I find the more complex a ‘home’ language, the more intelligent the people. It is our language ability that distinguishes us as human beings, and then our opposable thumb, giving us the creative ability with our hands to actualize /bring into reality, what we think of.
It is language ability that makes some humans more intelligent than others, and the more languages we know the smarter we get. The more words we know, the larger capacity that we contain within.
As it is our very intent at thought, that creates the neuron synaptic pathways within our brain, the more we learn, the larger a framework – or word map – or’ shelving unit’ for storage;) – we create inside ourselves.
Our vocabulary becomes the roots of our created reality tree. : ) The more languages we know, we effectively multiply our total neuron capacity. A language is so much more than words you see…
A language is also the knowing of what to say and when, customs, behaviors, culture, and so on. Within the ‘shelving unit’ or ‘files’ inside our consciousness, we need make room, for the word of all those things, in another language.
I was very injured on time, which included a head injury resulting in a loss of consciousness. The neuro-test given me, by a specialist unknown to me, as the one that gave them the best idea of my pre-injury intellect, was one on pronunciation of words.
I was told it did not matter whether I knew the word – or not – just how I chose to pronounce it. From this, I also gathered that language ability is the most accurate determiner of intellect used today scientifically. They were most likely able to determine how wide my word source was, from this test.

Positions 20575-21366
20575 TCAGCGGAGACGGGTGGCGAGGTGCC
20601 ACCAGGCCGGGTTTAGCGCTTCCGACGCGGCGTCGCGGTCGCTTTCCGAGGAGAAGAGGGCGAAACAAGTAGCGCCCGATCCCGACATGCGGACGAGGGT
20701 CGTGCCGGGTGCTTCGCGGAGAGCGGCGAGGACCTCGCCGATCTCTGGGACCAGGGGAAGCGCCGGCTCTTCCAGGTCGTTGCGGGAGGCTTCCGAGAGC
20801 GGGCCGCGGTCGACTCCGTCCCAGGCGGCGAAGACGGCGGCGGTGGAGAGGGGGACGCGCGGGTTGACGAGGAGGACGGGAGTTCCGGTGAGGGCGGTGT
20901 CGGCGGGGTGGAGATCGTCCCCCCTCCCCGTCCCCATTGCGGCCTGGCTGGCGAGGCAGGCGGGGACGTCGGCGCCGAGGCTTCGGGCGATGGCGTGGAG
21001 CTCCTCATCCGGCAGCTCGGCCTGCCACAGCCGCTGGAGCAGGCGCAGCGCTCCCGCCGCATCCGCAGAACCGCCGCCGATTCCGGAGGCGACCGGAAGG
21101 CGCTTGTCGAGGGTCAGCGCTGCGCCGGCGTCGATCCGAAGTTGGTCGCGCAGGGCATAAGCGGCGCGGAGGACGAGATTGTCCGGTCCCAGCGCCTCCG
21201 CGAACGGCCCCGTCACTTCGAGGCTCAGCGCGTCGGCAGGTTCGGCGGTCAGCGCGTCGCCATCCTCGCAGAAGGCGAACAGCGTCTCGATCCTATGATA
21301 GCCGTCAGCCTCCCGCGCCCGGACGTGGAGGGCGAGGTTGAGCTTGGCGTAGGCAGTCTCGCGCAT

In Australia last year after school results were known, it was documented how much better ‘immigrant’ – or children with English as a second language – performed in the results. It was the subject of a tv show also.
It was mistakenly believed that it was due to foreign children being better students, or having greater work ethics instilled in them, as to why they were smarter.
Certainly these qualities assist, but they are simply smarter anyway because they know more words, their neuron capacity fills a greater space, than their ‘English-derivitive’, (no second language), fellow students.
Within the same language, just say two people had the same vocabulary also, it becomes the greater creativity and other learnings undertaken, that then increase brain use and therefore capacity, leading to one being smarter than the other.
Before I studied us, I studied every animal I came across. I noticed my pets, from mice to dogs, all became smarter the more I trained them.
When I meet someone I like to know their blood lines (heritage) on both side and their ‘home’ language. I find this the most helpful information to know more of someone, and it has proven reliable and consistent. I am able to determine how smart/clever they are most likely able to be from their language/no. of languages.
I have known, dated or befriended, all races and many breeds of humans. It is their vocabulary and language quantity that makes them smarter than the rest.;)
The English language has always been short of words, in comparison with others and has needed to add to its stock of words as it went along through history.